It can be found in the girl at the cafe as she raises her oversized cup up past her eyes, the girl with a habit of cutting spirals into the skin of her thigh, seeing to herself nothing but a drain pulling her down but to her future husband something like a whirling galaxy. He’ll be surprised she hid it for so long, but she’ll say you get good at it after a while.
It’s in the crossed, jostling legs that jingle keys but not the reason for the jostling, the sarcoma that’s come back in the breast of his wife, occurring in less than 1 percent of breast cancer cases, but she’s got it.
There will be the barista hiding his trans identity from family and friends, dipping toes in water with adjusted pronouns, the liberal use of binders. Eschewing makeup, then cutting off his long locks, cringing when his family thinks it’s just a phase, one that’ll hopefully be over soon. As if he could just turn it off, delete the dysphoria, go back to being that little girl that you know his parents see, take it all back and become something that didn’t even exist back then. He knew who he was for as long as he could remember.
There’s the elderly woman whose husband fought in Korea and stayed there after the war, taking up with a woman he met and trying to pass off for dead back home, but word travels far, even from the Far East. She tore up the letters, the photos, all of it. She heard he’d just passed. They had a service back home, she was invited. His other woman didn’t go, just yesterday it was. Today she sits in this cafe, ordering a latte, wondering about memory and forgetfulness, about the undying passage of time.
There will be the man with a substance abuse problem, on parole for a DUI when he was ready to stay sober this time, wanted to, but his dealer got back in touch with him. He saw the same old people and cracked, went back to using. He’s wondering what will happen with his visitation rights after this charge, if he’ll be able to watch his boy grow up or will be shut out until he’s eighteen. And then what? Is he even considered a father at that point, or nothing more than a sperm donor? He was going to toss it all out before he was pulled over, give it all up after this one last high, but this high will cost him dearly. He’s waiting for his parole officer to come and relate his fate.
You’ll see the professor waiting for tenure, about to meet with the student he needs to discuss terms with, the professor so-called “happily married,” the student with text messages and pictures that could put him out of a job and marriage. They’ll be discussing terms of class passage, and the student doesn’t even know that he was going to give her an A before the blackmail. Now she might try for more, might collect hush money. This girl used to be the bully of the spiral-cut girl when they were much smaller than they are now, and the spiral-cut girl will consider cutting again when she gets home, replaying memories she buried deep. It was the student’s behavior that drove her to cutting in the first place, the student giving one of those false “Hi!”s now, the cringeworthy ones that are disgusting.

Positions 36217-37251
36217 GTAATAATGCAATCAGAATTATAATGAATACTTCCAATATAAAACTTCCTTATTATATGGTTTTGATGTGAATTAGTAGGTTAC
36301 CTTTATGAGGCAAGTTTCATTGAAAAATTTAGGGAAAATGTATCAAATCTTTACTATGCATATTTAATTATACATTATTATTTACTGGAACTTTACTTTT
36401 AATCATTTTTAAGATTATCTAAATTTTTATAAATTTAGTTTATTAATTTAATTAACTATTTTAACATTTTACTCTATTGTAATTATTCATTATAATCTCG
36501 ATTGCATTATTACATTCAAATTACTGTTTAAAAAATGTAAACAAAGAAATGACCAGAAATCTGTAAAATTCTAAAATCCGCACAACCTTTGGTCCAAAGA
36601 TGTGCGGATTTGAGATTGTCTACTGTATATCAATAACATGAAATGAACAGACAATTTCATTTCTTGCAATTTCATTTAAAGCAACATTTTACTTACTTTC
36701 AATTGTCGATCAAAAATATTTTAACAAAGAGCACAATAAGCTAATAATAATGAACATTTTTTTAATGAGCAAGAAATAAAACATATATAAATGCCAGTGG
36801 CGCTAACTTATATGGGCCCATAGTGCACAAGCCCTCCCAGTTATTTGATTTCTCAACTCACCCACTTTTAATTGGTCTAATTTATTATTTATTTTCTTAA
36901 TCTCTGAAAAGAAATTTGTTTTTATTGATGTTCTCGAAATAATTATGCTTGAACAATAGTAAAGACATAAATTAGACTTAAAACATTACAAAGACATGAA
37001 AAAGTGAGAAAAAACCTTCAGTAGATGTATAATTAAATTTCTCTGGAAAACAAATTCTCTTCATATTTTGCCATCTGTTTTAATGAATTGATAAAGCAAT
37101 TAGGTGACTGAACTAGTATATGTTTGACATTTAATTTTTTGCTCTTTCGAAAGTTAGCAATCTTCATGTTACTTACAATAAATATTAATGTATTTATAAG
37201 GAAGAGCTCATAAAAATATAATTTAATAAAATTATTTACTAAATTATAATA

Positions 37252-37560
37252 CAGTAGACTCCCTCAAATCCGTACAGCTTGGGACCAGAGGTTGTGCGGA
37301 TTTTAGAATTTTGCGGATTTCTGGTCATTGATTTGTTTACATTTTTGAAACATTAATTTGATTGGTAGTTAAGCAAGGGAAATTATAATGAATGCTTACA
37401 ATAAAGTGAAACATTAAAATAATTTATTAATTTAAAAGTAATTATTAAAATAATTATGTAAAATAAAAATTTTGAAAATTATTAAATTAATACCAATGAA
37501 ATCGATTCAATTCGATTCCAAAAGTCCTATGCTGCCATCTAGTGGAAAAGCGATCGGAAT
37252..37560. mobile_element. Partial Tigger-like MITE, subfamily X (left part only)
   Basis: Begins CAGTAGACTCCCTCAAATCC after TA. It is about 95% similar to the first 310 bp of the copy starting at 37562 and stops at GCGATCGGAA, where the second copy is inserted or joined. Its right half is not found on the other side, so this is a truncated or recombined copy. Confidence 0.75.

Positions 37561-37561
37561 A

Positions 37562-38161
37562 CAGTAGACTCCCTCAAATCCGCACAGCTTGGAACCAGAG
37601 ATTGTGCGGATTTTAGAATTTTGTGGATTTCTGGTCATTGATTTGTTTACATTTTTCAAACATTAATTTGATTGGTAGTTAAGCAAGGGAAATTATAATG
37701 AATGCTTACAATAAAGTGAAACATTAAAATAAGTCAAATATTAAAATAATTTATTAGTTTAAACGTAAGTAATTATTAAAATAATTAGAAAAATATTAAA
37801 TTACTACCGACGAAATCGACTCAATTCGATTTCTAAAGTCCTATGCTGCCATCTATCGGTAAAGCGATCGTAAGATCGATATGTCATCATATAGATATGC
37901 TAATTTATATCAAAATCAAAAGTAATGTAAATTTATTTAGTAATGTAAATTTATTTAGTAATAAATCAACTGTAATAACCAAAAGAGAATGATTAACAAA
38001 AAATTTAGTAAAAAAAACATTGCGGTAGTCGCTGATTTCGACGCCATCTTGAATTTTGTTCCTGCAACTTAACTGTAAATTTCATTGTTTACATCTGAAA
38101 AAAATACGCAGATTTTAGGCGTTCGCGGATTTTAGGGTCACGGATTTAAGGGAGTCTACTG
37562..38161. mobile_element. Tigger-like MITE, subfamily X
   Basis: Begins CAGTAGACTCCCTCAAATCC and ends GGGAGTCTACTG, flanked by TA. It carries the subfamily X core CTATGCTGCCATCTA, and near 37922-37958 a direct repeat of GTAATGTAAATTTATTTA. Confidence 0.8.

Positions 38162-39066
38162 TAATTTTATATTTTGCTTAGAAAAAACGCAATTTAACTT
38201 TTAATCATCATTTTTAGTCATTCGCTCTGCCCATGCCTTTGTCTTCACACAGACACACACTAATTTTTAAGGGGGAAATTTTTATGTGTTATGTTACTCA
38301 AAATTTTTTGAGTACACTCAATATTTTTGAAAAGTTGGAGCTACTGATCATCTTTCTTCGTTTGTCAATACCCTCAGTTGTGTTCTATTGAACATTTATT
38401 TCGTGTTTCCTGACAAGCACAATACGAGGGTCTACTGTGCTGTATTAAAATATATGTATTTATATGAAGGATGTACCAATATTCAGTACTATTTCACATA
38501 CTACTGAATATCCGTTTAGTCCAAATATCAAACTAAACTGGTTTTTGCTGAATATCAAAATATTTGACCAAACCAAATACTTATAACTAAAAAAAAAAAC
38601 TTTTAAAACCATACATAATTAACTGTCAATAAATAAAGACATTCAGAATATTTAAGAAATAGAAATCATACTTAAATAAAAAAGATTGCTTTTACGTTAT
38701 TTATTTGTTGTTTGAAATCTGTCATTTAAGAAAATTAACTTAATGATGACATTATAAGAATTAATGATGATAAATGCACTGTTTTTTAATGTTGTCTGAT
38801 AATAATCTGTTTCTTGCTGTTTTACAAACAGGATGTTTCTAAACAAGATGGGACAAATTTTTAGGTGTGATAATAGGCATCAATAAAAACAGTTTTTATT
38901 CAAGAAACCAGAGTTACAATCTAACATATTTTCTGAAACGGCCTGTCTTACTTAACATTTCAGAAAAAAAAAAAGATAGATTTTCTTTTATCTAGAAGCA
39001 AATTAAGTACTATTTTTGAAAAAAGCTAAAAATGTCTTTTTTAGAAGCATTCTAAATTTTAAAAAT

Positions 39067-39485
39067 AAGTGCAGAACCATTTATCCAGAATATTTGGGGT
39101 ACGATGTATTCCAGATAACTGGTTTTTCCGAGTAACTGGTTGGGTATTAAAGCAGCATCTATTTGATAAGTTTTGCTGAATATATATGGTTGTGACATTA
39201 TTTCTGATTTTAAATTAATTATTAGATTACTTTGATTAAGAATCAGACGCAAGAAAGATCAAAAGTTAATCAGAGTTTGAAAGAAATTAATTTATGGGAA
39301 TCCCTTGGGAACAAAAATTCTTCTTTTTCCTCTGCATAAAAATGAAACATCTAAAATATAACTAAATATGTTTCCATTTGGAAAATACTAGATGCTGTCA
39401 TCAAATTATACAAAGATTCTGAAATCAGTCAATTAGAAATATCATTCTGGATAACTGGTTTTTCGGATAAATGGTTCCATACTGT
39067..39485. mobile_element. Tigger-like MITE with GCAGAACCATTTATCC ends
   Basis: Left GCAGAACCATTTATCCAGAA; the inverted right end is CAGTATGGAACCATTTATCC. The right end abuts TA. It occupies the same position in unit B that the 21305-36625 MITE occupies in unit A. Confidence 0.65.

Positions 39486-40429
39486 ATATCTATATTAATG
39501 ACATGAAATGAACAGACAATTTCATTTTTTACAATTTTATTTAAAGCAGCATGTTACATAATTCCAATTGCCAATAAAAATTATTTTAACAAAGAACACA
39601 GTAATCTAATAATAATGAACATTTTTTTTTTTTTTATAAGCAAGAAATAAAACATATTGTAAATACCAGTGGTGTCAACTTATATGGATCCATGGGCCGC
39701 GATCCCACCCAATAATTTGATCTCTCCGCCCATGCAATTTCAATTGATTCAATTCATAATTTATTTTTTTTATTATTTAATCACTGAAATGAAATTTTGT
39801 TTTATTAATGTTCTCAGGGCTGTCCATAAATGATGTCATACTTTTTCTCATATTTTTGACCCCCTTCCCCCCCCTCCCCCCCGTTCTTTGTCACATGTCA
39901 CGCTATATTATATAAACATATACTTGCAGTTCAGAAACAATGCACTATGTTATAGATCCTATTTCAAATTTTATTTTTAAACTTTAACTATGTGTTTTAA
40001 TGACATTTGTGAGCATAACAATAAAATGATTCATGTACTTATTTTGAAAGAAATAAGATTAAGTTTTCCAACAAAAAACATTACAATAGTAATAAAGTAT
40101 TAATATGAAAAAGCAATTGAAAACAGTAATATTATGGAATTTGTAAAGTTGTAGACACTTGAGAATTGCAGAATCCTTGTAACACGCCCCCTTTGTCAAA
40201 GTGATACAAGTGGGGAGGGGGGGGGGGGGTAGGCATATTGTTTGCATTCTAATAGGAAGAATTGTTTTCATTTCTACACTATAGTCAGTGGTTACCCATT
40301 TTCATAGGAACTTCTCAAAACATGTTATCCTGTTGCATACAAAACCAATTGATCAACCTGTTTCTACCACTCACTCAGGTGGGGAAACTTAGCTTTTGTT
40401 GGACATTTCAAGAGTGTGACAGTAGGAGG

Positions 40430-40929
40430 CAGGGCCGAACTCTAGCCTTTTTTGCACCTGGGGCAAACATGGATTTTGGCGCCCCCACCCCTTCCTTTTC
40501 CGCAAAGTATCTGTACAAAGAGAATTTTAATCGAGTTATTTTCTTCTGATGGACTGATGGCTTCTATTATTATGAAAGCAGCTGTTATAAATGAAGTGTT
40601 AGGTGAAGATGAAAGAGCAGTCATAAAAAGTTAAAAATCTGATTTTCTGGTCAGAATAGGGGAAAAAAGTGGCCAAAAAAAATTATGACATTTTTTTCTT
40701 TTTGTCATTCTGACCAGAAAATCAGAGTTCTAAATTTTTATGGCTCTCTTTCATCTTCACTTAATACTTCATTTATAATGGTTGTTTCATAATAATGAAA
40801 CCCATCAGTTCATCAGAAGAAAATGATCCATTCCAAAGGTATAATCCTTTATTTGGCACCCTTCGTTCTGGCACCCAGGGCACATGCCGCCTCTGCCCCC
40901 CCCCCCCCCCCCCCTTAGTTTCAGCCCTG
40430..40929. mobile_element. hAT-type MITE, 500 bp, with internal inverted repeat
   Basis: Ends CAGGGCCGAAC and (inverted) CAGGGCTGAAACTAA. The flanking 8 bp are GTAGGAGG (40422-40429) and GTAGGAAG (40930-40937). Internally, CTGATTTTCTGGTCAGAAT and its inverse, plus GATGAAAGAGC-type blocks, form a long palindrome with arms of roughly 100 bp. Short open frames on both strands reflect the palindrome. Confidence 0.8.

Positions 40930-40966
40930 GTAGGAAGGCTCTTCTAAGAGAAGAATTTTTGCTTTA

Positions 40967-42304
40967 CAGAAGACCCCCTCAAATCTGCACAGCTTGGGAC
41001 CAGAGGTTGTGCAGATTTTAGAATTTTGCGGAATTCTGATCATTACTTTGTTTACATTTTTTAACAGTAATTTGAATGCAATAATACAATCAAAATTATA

The professor was good friends with the soldier who went to Korea, the two of them growing up together in the cornfields of Indiana, capturing lightning bugs and making fake crop circles with tennis racquets strapped to their shoes.
The trans man will meet the substance abuser in the emergency room, both of them going to psych–the trans man for a dysphoric panic attack, the abuser for detox. They’ll chart their changes and recoveries over lunch, trading hospital food with each other and musing on the people they are, the people they want to become. The substance abuser will get the pronouns wrong at first, but after being told will get them right every time. They will trade numbers before they go.
The elderly woman will end up in the hospital shortly after the service of her once-husband, a pain in her chest that won’t go away. During the routine checkup, it will be discovered that she has cancer. She’ll become a close confidant of a certain woman with sarcoma, keeping her spirits up day after day, making it her life’s mission to cheer this woman and fight alongside her, war buddies they are, even sharing the same uniform of hospital green, bald heads to prove their solidarity.
All of these things will happen, but for now there’s nothing more than people in a cafe, sipping their lattes and trying to forget the passage of time.